31st May 2019
With its beautiful landscapes, museums, galleries, tourist attractions, and booming economy it is no surprise that Norway is the preferred option for many international contractors. However, most recently, demand for contractors in Norway has been surging, with our company data revealing a staggering 170% increase in freelance professionals working in the country between January and May of this year. This could potentially be explained by the fact that the Norwegian economy is currently flourishing, with growth outperforming estimates in the fourth quarter of 2018, the fastest pace in over four years. In addition to this, a 2018 government report estimated that the country could face a shortfall of more than 4,000 experts in the niche area of IT security by 2030 unless active measures are taken to reverse the shrinking talent pool. So, what do professionals need to know about contracting in Norway?
Demand for contractors in Norway: a top destination
Something that most of the international community appears to agree with is that Norway is a great place to work. According to the 2017 HSBC Expat Explorer Survey, the country is the second top expat destination in the world, scoring highly in economic and political stability, well-paid and flexible employment, happiness, good welfare systems and quality of safety for families. It was also one of the top ten countries ranked for safety in a survey by the world’s largest network of expats, Inter Nations – and, if that isn’t enough to sway anyone looking at contracting in Norway, the country is one of the happiest places in the world – ranked 2nd on the 2018 World Happiness report.
Tax and compliance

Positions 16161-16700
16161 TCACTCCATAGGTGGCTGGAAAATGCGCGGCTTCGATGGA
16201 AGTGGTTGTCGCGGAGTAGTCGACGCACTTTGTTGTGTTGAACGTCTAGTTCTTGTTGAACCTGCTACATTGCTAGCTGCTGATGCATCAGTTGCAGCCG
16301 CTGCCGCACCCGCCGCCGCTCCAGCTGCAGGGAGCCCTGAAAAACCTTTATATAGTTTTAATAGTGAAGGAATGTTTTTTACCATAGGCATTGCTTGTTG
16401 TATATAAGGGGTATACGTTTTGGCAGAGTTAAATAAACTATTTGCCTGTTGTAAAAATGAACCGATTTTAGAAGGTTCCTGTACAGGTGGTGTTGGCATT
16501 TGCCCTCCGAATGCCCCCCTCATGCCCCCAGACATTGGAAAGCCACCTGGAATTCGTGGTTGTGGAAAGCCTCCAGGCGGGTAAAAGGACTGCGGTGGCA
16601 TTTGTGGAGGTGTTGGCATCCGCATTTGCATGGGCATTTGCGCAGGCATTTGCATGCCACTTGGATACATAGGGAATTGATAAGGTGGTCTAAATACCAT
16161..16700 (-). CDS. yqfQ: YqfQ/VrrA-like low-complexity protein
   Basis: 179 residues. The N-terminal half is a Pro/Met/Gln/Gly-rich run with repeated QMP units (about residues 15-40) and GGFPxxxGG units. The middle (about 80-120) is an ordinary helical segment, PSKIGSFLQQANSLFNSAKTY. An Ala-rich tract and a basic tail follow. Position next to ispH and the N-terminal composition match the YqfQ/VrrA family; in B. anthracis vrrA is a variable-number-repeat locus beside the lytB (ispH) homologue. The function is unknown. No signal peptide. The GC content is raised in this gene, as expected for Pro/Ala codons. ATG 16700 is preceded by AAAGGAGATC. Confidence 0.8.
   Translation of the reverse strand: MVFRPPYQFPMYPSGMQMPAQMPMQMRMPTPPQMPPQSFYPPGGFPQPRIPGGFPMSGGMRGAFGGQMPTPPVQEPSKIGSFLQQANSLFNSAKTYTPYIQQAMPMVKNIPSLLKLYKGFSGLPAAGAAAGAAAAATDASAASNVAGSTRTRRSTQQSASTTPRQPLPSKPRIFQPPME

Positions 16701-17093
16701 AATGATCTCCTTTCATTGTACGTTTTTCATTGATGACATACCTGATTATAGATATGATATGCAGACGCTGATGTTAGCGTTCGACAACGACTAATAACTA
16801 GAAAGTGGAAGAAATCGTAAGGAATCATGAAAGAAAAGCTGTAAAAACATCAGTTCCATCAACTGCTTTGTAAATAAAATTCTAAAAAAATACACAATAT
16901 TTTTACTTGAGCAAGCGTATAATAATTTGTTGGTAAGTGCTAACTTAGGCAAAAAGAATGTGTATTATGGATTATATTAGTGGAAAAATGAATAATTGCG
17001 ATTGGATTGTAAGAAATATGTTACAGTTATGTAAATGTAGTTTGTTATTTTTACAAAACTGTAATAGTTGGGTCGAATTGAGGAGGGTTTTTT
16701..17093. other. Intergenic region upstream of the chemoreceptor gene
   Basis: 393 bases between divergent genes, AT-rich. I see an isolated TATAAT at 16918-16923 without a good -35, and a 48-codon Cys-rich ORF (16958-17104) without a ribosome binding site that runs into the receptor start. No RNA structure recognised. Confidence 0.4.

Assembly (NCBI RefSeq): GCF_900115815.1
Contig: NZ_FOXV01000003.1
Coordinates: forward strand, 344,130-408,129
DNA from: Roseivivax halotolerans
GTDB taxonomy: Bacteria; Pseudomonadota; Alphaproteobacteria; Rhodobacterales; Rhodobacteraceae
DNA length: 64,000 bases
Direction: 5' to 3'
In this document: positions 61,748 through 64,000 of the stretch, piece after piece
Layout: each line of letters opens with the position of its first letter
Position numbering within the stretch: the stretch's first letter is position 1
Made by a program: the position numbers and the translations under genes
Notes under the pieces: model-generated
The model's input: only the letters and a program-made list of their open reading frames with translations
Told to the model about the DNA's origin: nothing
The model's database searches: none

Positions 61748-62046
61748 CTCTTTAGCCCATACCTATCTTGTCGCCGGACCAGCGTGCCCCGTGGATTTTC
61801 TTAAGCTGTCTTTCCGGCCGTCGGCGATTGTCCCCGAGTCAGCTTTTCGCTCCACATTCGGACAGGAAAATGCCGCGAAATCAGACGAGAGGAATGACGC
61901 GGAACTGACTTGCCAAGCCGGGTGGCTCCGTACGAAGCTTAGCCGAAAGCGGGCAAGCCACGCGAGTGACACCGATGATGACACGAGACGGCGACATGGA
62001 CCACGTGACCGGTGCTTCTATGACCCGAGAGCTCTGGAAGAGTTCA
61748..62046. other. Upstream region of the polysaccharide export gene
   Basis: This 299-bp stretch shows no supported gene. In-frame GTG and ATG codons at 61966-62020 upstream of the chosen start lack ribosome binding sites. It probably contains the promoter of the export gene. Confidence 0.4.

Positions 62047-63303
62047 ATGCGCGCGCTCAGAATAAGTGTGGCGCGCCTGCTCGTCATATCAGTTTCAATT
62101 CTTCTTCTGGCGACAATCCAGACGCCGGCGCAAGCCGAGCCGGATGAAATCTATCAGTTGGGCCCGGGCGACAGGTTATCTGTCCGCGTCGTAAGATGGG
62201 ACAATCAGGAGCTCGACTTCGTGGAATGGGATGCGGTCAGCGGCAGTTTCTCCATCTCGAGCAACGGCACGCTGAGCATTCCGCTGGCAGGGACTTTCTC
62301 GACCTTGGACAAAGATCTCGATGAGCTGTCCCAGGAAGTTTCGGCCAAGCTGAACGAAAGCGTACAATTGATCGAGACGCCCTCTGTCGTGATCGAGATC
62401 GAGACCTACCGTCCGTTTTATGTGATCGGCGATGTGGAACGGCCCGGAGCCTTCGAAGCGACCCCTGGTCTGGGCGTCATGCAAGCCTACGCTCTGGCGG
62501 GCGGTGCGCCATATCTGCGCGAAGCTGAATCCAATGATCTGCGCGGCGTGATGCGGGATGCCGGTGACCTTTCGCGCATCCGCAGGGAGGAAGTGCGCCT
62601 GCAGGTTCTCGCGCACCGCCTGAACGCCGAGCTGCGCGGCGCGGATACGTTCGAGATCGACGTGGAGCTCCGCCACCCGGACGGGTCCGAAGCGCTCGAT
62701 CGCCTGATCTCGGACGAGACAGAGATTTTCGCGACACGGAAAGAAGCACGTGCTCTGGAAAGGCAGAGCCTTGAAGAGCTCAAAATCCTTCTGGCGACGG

However, the destination, much like the rest of the world, is getting tougher on tax and compliance. In fact, Norway is so transparent when it comes to tax, that people can actually search for the tax returns of any of their colleagues or neighbours. Once a year, Norwegian citizens’ annual tax returns are posted online – with newspapers leaping to produce top ten lists of the country’s highest earners, publishing the incomes and taxes paid by the political and cultural elites, celebrities and sportspeople.
However, while the demand for contractors in Norway may tempt many workers to make the move, there are a few legalities to be aware of. Nationals from outside the European Economic Area will need a visa before they can work in the country. For those needing this document, it is important to bear in mind that this usually takes around four to six weeks to obtain one, with legal costs associated with this as well.
Once beginning work, contractors will need to register with the relevant Norwegian authorities within three months. This will involve an online pre-application form followed by a visit to the local police station. Contractors will then be issued with a tax deduction card which outlines the required payments and Norwegian personal identification number, which is needed in order to live in the country.
There are also sector specific requirements that need to be adhered to. For example, every contractor working at a building or construction site – regardless of whether they are Norwegian or a foreign national – must have a Construction ID Card. This compulsory requirement is to identify who you are and who you work for.
Contractors need to be aware
The demand for contractors in Norway is likely to ensure it remains a destination of choice in the near future. However, compliance in the region can be complex, and given the growing global scrutiny on tax, partnering with a specialist international contractor management company is something that we strongly advise. The complexity of international tax laws shouldn’t be stop you from working abroad, and with expert help, you can rest easy that your affairs are being handled professionally, allowing you to focus on the job at hand. To guarantee tailored compliance solutions that keep you on the right side of the law, contact our team today: